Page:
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Who Is The Villainous Reverse Flash? We Rank The Likely Suspects

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DC

The biggest mystery plaguing the first season of The CW’s excellent “The Flash” is the identity of Barry Allen’s (Grant Gustin) arch-enemy, the Reverse Flash.

We’ll take a pause for those of you not steeped in comic book lore to stifle their laughter (seriously, we won’t get into his other silly name, Professor Zoom), because the villain is actually terrifying. In the show alone, he’s probably responsible for the death of Barry’s mother, he’s threatened the nicest police officer in history, Joe West (Jesse L. Martin), and according to an interview with EW, he’s about to make Team Flash face their biggest foe yet.

But one thing the interview does not reveal, and something that won’t even be revealed during the episode airing December 9, “The Man In The Yellow Suit,” is who the Reverse Flash really is. With that in mind, here are the likely suspects:

Eddie Thawne

Though nothing has indicated Eddie Thawne (Rick Cosnett), the affable boyfriend of Iris West (Candace Patton) and partner of Joe West is anything but a nice guy, comic book readers know a little better. Eobard Thawne is the name of the original Reverse Flash from the books, which is pretty close to Eddie. Could this Thawne be secretly an evil, time-traveling genius who murdered his friend’s mother? Sure. But it’s also possible that Eddie is an ancestor of Eobard, and may take on the villainous mantle at a later date. Hence ranking him last.

Henry Allen

This would be a doozy of a twist, as Henry Allen (John Wesley Shipp) has been in prison since Barry was a kid for murdering his wife Nora Allen (Michelle Harrison). Right now, the suspicion is firmly off Henry, but given Shipp has already played The Flash once, in the ’90s TV show, wouldn’t it be great to twist our expectations of the actor to some very dark places? Plus, when time travel is in play, rules of character arcs go out the window.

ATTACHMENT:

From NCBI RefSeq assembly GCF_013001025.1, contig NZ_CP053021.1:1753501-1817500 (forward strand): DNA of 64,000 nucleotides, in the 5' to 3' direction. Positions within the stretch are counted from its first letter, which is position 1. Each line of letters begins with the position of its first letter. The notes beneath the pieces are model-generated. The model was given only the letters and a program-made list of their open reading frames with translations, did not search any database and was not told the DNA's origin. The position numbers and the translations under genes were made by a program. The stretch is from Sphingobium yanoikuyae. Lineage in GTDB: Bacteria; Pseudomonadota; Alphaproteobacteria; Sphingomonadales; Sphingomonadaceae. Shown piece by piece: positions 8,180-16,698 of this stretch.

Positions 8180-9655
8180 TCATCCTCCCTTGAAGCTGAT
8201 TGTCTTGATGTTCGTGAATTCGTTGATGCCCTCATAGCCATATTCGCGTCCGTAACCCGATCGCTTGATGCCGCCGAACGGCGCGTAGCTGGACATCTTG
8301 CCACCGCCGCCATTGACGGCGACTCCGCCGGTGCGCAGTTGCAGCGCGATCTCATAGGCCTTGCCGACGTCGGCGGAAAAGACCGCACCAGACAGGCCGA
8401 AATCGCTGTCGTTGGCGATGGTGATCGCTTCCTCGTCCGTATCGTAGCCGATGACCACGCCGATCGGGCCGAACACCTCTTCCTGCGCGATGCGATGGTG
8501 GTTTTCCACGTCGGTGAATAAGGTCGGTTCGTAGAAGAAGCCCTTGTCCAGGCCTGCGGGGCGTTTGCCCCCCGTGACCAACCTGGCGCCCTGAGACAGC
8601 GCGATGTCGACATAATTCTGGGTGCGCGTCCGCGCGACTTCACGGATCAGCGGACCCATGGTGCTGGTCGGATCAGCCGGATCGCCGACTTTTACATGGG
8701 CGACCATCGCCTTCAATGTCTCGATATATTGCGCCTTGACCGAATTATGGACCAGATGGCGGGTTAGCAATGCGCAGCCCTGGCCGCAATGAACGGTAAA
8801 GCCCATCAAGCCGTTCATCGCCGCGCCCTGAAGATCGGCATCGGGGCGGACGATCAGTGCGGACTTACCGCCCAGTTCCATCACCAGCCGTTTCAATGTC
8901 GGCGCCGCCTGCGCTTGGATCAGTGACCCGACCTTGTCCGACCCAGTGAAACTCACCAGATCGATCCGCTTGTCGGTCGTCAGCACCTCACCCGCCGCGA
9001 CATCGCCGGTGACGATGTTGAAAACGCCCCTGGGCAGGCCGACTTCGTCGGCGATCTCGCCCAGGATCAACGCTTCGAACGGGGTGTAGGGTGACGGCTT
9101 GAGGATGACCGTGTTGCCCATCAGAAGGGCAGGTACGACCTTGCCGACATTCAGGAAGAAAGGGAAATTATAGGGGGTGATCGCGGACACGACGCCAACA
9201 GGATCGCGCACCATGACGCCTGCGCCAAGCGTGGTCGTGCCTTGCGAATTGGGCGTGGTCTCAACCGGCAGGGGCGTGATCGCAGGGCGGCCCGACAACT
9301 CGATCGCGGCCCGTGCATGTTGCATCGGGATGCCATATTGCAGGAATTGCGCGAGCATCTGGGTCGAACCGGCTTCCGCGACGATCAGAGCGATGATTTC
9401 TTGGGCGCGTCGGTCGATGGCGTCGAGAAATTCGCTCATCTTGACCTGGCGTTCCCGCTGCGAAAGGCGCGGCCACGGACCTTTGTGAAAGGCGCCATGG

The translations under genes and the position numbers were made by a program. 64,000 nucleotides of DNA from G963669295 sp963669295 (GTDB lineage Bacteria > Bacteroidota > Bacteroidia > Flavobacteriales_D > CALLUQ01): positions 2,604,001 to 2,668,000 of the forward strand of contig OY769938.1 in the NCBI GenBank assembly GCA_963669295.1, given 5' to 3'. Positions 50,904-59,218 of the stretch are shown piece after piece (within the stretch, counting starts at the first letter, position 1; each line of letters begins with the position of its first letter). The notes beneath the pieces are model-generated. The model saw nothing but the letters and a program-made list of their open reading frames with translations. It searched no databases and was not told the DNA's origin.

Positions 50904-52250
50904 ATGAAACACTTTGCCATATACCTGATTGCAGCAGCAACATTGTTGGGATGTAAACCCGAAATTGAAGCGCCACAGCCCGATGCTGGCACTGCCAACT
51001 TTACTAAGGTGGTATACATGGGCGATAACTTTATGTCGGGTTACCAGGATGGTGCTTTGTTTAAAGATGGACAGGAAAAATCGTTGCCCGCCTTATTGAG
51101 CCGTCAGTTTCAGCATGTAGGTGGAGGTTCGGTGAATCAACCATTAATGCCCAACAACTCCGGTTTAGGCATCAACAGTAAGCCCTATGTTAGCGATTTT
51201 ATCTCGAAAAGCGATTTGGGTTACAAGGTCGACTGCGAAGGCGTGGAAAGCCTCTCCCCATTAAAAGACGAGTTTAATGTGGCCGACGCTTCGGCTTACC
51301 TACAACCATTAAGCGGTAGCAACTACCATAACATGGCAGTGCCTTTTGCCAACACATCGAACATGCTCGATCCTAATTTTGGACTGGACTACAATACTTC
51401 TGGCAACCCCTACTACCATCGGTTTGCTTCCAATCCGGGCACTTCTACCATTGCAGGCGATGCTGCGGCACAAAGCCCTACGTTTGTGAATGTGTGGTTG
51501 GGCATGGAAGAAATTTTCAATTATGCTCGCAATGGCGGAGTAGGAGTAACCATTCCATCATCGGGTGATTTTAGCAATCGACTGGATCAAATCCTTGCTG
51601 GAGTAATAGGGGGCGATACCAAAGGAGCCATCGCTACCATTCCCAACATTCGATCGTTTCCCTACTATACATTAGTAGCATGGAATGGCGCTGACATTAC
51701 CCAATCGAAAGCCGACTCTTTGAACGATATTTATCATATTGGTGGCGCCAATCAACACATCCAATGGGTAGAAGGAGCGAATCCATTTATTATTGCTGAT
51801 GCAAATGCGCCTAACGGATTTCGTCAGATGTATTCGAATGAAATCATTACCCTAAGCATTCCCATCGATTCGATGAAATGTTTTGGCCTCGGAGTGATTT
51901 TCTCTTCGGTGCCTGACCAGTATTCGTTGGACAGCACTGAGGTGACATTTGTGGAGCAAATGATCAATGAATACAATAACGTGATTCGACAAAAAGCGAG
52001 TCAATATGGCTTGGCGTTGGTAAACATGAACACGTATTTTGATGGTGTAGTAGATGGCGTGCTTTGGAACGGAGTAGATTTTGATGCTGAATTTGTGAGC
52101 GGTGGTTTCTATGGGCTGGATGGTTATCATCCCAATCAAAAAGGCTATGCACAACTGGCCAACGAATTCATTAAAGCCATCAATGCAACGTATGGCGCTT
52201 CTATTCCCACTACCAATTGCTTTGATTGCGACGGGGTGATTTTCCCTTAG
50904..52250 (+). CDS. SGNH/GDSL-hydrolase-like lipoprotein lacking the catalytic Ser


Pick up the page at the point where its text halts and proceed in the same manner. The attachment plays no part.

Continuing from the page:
Barry Allen

This is our favorite theory so far, and it takes some crazy clues to back up. But who better to be a Reverse Flash that The Flash himself? Again, once you get into time travel, alternate realities and versions of characters open up as possibilities. We’ve seen as recently as last night’s episode that the energy (not yet called Speed Force, like it is in the comics) coming out of Barry can have a decidedly yellow hue, like the energy that was coursing around Nora the night of her murder.

Barry doesn’t seem to have a dark side, but with all the changes his body is going through — in last night’s episode Caitlin Snow (Danielle Panabaker) showed off a look at Barry’s mutated cells, which again had taken on a decidedly yellow hue — what if one of those changes turns him evil? And what if Barry needs to make a choice? It would be a pretty potent metaphor to see the younger Barry fighting his older, evil self for the life of his family.

And certainly, our next suspect has been very interested in the course of Barry’s future. So despite what we’re about to say about that suspect, what if he’s interested in making sure Barry heads to the path of good, rather than evil?

Harrison Wells

Let’s talk about Harrison Wells (Tom Cavanagh). Despite every other theory we’ve put out there, nearly every piece of evidence is pointing to Harrison Wells as the Reverse Flash. He’s clearly deeply secretive, is – most likely – a time traveler, and very interested in manipulating Barry’s future. Not only that, but as he showed last night (November 25), he’s willing to sacrifice anything, and anyone to make that future happen.

Add in the post-credits tag where he took a genetic sample from the guest star villain in order to find out how the guy stole the Flash’s powers, and you’ve got a prime set-up for Wells little experiment going very, very wrong.

That’s not the only evidence, either. Geoff Johns – executive producer of the show – rebuilt Reverse Flash for his run on the comics as a villain bent on making Barry into a better hero. And he did it in the most horrible way possible: by time traveling and threatening Barry’s family, to teach him a lesson about tragedy. That certainly links up with something the increasingly unhinged Wells would do.

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